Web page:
I just spent a couple of weeks working at the HotDocs Film Festival. I got to meet and hang out with some directors and producers, moderated presentations at high schools and even cut tickets, counted ballots and ushered at theatre screenings. It was very hectic and I've taken a couple of days to unwind. During the 10 days of screenings I watched about 20 documentaries. Some that I remember:
Girls Rock - A week spent in Oregon at a rock camp for girls 8-18. It goes beyond the music and touches on issues of gender and empowerment. A charming cast of quirky girls win you over as they learn to rock.
Super Amigos - Directed by Arturo Perez Torres and probably my favourite film of the festival even before I realized that I knew the producer. Five guys in Mexico City dress in Lucha Libre costumes and fight for their respective social justice issues. It made me want to don a mask and suplex a cause of my own.
City Idol - This is the second film by Torres and Heather Haynes at this year's festival. Canadian Idol is for people who look at rock stars and say, "I wanna do that!" City Idol is the opposite. It's for people who look at politicians and say, "What the hell are they doing?". A candidate is chosen to run for office from a contestant pool of dedicated and committed citizens.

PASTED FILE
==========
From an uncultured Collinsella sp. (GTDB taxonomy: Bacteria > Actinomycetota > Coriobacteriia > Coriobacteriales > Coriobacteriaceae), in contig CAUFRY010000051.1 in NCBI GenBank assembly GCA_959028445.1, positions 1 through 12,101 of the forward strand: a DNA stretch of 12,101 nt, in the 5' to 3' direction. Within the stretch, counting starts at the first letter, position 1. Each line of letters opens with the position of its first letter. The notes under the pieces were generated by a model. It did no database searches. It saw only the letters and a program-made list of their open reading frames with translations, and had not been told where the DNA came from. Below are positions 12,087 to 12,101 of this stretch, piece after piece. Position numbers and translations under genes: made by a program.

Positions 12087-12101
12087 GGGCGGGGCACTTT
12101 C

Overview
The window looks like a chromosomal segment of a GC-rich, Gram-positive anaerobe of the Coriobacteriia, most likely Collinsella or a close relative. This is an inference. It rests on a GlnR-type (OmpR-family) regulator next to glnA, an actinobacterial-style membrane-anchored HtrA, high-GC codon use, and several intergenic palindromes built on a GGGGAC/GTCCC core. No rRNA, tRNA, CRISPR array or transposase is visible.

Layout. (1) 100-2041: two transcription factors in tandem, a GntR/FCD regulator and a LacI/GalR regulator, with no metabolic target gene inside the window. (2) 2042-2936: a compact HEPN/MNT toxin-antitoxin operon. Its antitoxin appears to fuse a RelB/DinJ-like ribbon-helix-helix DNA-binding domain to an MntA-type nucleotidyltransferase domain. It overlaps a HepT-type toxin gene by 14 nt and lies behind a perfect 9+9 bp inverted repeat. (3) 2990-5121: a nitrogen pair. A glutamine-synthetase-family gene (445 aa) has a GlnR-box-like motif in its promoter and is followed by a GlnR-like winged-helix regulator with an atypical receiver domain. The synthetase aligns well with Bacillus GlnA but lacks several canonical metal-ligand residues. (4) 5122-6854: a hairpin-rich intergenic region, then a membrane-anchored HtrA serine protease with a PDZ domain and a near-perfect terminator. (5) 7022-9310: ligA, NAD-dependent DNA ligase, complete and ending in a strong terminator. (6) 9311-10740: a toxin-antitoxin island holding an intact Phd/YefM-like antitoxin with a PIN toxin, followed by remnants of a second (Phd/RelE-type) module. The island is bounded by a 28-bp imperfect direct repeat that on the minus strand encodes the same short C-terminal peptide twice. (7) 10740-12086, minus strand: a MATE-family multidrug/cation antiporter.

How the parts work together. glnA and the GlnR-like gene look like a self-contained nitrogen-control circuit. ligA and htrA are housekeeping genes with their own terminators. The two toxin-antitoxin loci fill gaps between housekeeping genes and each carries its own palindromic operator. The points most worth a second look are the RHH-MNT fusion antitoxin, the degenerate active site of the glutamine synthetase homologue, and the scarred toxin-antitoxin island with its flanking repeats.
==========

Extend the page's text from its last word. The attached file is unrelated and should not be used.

Manufacturing Dissent - I spent some time with Debbie Melnyk who made this film with Rick Caine. It exposes the liberties that Michael Moore takes with the truth in his documentaries. She affirms that she is a leftist who really admired Moore until she uncovered some of Moore's distasteful tactics.
Kike Like Me - Jamie Kastner walks around "civilized" European cities asking questions about Jews while coyly not answering whether or not he is himself Jewish. The merits of this film was hotly debated in the lobby by viewers from the Jewish community.
Lovable - Alan Zweig explores why it's so hard to find love in the middle years. He interviews several single women and commiserates with them.
King Corn - Two guys move to Iowa, rent an acre of land and farm corn for one season. They are left to mostly oversee an easy automated process and end up with corn that cannot even be eaten until it is processed in a factory and turned mostly into high fructose corn syrup.
Last Call at the Gladstone - An historic Toronto flophouse is transformed into a hipster artsy hangout displacing the long-time residents. This seemed to be the crowd favourite.